Longevity

Don’t you wonder what secrets to a long and happy life Forrest Fenn might share?  (In addition to being extremely fortunate in the outcome of his flying career, I mean.)

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100 years ago

So, I asked him.  Diet?  Exercise?  Are you some sort of vegan?

His response:

This old lady was asked that question. She said she drank 4 Dr. Peppers a day since she was 8 years old. She said her doctors promised she would die at an early age if she didn’t stop. She said, “I’m 104 years-old, still drinking 4 Dr. Peppers a day and my doctors are all dead.”

Wiki-link — Dr Pepper   Interesting:  they sued Coca-Cola back in the fifties.

Once, at the county fair, I tossed rings and won a couple large, glass bottles of Dr Pepper.  I had to give them to my brother because I couldn’t stand the flavor;  tasted too much like prune juice?    Like a lot of other fine things, I acquired a taste for it later in life.

Happy hunting, all!

 

 

Portal

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I won’t be making it to this year’s Fennboree, but if I could, I would take a moment in Santa Fe to get a look at an ancient wrought iron gate on East Palace Avenue, the site where dozens if not hundreds of scientists, mathematicians, and physicists, after meeting with gatekeeper Dorothy McKibben, disappeared from sight beginning in April 1943.P1000401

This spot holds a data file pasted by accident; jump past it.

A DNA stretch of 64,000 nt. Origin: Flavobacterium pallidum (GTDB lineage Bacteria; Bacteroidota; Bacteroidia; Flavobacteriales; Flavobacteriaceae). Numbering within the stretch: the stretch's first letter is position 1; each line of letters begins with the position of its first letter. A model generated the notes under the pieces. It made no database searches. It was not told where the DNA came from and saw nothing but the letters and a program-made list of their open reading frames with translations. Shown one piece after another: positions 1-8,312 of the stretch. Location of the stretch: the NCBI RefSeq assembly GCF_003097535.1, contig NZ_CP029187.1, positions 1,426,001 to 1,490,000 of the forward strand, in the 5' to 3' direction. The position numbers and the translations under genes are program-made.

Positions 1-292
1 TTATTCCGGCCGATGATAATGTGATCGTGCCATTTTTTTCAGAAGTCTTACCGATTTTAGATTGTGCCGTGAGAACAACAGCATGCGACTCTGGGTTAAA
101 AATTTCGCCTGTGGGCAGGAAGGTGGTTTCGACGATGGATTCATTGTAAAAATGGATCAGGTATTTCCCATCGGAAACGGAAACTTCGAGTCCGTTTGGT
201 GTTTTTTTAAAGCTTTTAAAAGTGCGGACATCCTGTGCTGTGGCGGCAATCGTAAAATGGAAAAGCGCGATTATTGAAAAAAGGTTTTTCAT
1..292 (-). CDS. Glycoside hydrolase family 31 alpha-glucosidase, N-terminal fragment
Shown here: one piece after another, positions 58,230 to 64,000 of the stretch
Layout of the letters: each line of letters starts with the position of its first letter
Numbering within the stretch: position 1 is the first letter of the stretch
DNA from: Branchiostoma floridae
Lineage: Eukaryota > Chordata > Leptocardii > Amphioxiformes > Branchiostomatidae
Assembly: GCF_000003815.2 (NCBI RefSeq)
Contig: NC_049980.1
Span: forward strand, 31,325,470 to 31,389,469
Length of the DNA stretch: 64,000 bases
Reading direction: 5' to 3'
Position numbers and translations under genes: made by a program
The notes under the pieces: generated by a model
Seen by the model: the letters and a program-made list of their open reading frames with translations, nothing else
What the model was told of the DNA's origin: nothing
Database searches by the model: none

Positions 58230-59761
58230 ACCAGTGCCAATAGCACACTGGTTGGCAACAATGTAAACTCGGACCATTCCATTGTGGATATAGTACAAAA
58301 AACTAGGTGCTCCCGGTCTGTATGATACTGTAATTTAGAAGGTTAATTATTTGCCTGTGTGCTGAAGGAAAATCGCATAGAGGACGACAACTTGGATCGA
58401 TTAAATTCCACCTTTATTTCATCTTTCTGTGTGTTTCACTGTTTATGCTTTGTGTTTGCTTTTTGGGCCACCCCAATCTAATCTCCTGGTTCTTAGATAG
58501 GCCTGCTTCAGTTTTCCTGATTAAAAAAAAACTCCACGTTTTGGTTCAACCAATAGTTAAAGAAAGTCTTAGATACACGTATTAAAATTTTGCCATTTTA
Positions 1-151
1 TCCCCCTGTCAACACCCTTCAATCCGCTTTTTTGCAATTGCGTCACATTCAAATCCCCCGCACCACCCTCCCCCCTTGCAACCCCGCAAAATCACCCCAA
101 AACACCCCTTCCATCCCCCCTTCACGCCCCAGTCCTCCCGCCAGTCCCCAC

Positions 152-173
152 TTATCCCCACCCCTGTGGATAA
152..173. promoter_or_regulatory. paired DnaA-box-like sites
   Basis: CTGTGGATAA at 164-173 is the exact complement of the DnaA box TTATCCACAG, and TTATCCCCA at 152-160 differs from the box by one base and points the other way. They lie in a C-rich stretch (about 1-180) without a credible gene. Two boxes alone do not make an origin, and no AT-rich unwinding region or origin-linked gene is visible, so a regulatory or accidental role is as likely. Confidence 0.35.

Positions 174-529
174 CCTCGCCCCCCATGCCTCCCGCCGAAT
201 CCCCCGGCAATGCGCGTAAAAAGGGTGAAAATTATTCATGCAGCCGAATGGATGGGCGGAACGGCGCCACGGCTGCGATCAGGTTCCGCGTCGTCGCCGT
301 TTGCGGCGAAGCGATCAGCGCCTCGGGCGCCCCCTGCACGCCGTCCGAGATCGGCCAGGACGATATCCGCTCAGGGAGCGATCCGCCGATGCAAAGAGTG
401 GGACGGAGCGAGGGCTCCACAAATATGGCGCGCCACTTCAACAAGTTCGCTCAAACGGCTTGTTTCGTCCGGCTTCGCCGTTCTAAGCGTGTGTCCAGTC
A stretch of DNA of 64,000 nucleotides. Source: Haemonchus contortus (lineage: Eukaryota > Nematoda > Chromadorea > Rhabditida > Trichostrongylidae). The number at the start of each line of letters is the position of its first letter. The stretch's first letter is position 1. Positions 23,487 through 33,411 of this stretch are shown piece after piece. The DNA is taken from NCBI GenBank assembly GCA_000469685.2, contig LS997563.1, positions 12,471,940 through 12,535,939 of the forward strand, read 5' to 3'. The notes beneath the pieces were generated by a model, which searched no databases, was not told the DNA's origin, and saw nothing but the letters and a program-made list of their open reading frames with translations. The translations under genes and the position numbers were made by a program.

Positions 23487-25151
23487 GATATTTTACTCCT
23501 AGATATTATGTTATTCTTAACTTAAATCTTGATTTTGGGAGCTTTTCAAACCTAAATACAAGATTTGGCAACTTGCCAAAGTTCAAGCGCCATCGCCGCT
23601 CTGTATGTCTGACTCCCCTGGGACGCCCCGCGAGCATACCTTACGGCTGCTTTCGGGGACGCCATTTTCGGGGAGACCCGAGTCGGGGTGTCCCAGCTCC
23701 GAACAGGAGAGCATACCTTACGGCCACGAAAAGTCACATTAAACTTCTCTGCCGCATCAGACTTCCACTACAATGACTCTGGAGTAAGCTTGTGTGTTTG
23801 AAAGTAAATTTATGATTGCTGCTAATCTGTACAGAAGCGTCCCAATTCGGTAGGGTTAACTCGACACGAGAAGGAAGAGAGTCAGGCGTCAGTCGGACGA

(Well, first I might stop at that French pastry shop at La Fonda where Amy bought those gorgeous treats for Forrest’s book signing last September.)

Said portal transported those invited to the site of the Los Alamos Ranch School on a mesa in New Mexico.  You probably know (part of) the rest of the story, but for me, I learned a lot from a book called Bomb, by Steve Sheinkin, my newest favorite non-fiction author.  Wow.  He used to write textbooks for schools but kept notes on all the things they wouldn’t let him put in–fascinating stuff I should have learned.   Sheinkin puts it together in a compelling and quick read.  (Young Adult level but hey, who’s got time for an academic treatise these days?)